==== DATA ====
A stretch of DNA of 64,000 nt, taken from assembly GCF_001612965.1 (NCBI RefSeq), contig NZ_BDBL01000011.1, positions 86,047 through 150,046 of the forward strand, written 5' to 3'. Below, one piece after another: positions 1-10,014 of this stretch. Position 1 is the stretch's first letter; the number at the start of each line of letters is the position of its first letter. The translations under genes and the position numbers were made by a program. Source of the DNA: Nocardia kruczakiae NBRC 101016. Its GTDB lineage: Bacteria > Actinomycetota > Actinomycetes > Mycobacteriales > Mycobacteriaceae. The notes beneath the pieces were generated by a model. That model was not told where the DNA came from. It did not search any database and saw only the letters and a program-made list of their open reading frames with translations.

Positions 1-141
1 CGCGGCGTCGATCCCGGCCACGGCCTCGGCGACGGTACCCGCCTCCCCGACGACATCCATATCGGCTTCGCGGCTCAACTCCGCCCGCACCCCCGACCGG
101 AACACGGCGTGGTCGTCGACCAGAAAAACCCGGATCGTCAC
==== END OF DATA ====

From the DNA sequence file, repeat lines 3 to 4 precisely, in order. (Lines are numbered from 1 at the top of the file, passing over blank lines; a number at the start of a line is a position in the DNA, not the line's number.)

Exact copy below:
1 CGCGGCGTCGATCCCGGCCACGGCCTCGGCGACGGTACCCGCCTCCCCGACGACATCCATATCGGCTTCGCGGCTCAACTCCGCCCGCACCCCCGACCGG
101 AACACGGCGTGGTCGTCGACCAGAAAAACCCGGATCGTCAC